SciLifeLab Stockholm Annual report 2012 | 37
The Platform Facilities
Chemical Biology Facility Manager: Dr. Annika Jenmalm Jensen
CBCS can currently assist with the following techniques
To provide expertise and infrastructure for the development
of chemical probes to Swedish research groups with the
• Computational chemistry and modeling
goal to strengthen research within chemical biology
• Assay development
nationally and contribute to make Swedish research in this
• Screening of small-molecule libraries towards isolated
area internationally competitive.
targets or cell lines • Screening hit evaluation and confirmation
Description of service
• Hit-to-probe optimisation
Chemical Biology Consortium Sweden (CBCS) was estab-
• Medicinal chemistry expertise
lished in 2010 as a non-profit strategic infrastructure for
• In silico and in vitro Pharmacokinteics (ADME)
academic researchers across Sweden. CBCS is funded by the Swedish Research Council, Karolinska Institutet and
SciLifeLab Stockholm. The organization coordinates, and
CBCS has a state of the art infrastructure for assay develop-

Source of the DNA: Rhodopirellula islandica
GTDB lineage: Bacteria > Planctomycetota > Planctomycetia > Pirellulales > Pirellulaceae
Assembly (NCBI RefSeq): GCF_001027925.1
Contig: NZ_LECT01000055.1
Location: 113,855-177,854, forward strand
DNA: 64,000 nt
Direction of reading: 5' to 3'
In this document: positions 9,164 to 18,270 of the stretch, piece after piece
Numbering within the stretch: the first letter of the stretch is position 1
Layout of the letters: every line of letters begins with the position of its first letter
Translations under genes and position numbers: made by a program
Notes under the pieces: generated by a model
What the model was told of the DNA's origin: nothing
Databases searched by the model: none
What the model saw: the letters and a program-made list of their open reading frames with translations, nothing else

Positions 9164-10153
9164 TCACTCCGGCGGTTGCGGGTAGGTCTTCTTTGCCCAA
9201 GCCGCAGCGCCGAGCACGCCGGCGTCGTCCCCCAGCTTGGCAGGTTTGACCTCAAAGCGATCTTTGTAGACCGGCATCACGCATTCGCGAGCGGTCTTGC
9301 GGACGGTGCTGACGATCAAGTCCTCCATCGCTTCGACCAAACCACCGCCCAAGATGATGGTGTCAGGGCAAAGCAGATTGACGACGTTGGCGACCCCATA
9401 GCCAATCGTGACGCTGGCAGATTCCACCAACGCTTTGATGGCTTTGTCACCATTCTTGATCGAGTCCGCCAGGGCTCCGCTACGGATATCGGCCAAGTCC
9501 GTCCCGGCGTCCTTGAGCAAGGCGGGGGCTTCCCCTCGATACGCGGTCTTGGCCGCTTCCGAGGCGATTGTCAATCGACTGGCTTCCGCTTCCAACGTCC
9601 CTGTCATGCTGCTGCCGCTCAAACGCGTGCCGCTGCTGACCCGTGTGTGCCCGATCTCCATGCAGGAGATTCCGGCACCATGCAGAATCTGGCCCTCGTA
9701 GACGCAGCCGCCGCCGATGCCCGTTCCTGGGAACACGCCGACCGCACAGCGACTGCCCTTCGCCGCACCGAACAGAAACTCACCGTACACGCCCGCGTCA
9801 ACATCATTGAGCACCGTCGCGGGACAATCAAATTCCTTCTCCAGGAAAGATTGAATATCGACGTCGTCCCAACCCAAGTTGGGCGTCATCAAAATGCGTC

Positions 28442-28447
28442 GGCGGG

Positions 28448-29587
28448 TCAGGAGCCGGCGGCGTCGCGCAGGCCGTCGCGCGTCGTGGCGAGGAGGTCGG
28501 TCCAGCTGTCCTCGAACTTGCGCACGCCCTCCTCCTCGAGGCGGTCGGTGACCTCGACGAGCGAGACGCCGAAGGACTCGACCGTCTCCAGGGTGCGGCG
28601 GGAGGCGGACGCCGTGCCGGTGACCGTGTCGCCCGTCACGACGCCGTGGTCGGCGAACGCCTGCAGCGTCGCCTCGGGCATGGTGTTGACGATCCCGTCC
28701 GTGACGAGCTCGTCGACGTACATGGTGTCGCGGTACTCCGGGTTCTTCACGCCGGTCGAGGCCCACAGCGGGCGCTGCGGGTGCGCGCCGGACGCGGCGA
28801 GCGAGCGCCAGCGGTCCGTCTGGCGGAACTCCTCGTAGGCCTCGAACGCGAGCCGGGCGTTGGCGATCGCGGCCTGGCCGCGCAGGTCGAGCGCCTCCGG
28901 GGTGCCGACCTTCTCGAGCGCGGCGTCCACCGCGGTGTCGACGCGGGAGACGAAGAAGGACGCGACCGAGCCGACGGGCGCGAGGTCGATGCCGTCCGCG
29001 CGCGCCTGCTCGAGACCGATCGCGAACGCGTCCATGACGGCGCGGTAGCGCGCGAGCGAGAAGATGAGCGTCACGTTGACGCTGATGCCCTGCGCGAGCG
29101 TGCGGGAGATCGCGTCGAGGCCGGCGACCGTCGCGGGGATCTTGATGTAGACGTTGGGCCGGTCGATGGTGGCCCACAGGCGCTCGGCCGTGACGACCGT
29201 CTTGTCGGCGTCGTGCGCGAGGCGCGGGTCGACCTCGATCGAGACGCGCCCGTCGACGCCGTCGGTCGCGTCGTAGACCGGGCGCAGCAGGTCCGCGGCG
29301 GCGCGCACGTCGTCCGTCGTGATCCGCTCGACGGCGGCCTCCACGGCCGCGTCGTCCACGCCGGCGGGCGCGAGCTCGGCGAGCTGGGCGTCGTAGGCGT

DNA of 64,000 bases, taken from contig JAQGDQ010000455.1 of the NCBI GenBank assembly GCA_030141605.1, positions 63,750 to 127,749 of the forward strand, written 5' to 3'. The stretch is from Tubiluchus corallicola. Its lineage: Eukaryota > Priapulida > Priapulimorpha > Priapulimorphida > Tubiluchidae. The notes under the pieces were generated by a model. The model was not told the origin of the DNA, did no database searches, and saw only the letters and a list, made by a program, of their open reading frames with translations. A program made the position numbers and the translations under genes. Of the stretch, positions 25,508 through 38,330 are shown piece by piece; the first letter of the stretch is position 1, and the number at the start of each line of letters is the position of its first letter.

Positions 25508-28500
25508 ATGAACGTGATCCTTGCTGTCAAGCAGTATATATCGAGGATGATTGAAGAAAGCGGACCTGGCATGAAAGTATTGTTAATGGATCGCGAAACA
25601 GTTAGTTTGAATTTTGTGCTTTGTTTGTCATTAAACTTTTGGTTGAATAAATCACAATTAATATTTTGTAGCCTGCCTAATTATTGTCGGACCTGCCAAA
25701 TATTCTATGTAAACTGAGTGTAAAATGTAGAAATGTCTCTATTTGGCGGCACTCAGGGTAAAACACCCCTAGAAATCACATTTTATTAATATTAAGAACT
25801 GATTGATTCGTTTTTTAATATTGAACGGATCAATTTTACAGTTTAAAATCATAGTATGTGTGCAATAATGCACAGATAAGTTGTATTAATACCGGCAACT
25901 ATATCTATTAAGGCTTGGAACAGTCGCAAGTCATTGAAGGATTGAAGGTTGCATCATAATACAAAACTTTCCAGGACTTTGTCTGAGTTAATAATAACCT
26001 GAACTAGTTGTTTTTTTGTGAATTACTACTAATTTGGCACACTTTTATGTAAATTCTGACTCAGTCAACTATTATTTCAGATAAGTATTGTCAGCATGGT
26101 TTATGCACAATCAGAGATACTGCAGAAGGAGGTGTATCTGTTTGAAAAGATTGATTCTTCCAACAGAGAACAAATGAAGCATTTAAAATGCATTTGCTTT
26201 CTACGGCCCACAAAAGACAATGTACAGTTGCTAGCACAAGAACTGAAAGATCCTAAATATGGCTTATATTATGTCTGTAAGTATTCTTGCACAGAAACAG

makes available, a powerful academic framework of
ment, small-molecule screening, chemistry optimization of
platforms for the discovery, development and utilization of
hits and in silico and in vitro assays for ADMET (absorption,
small-molecule probes for life-science applications. CBCS
distribution, metabolism, excretion, toxicity) predictions.
provides expertise within assay development, computational chemistry, cheminformatics, chemical library screening and
development, medicinal/enabling chemistry, target
Since CBCS activities started in 2010:
identification and preclinical profiling.
• More than 30 primary screens have been completed • 3 in vivo proof-of-principle studies • 13 publications • 8 manuscripts in preparation
Contact Facility Manager: Dr. Annika Jenmalm Jensen Consortium Director, CBCS E-mail: firstname.lastname@example.org Phone: +46 8 524 80879 www.cbcs.se
38 | 2012 Annual report SciLifeLab Stockholm
The Platform Facilities
Protein Production Facility Manager: Assoc. Prof. Helena Berglund
In addition to the standard services PSF also provide
• To provide high quality, high-throughput protein
guidance in protein related issues and can take on minor
production services • To provide expertise in protein production, protein
protein production related tasks in parallel to the standard process.
characterization, and protein chemistry Infrastructure (selected) Description of service The protein production platform is part of the Protein Science Facility (PSF) established in 2011 to provide the scientific community with protein production services and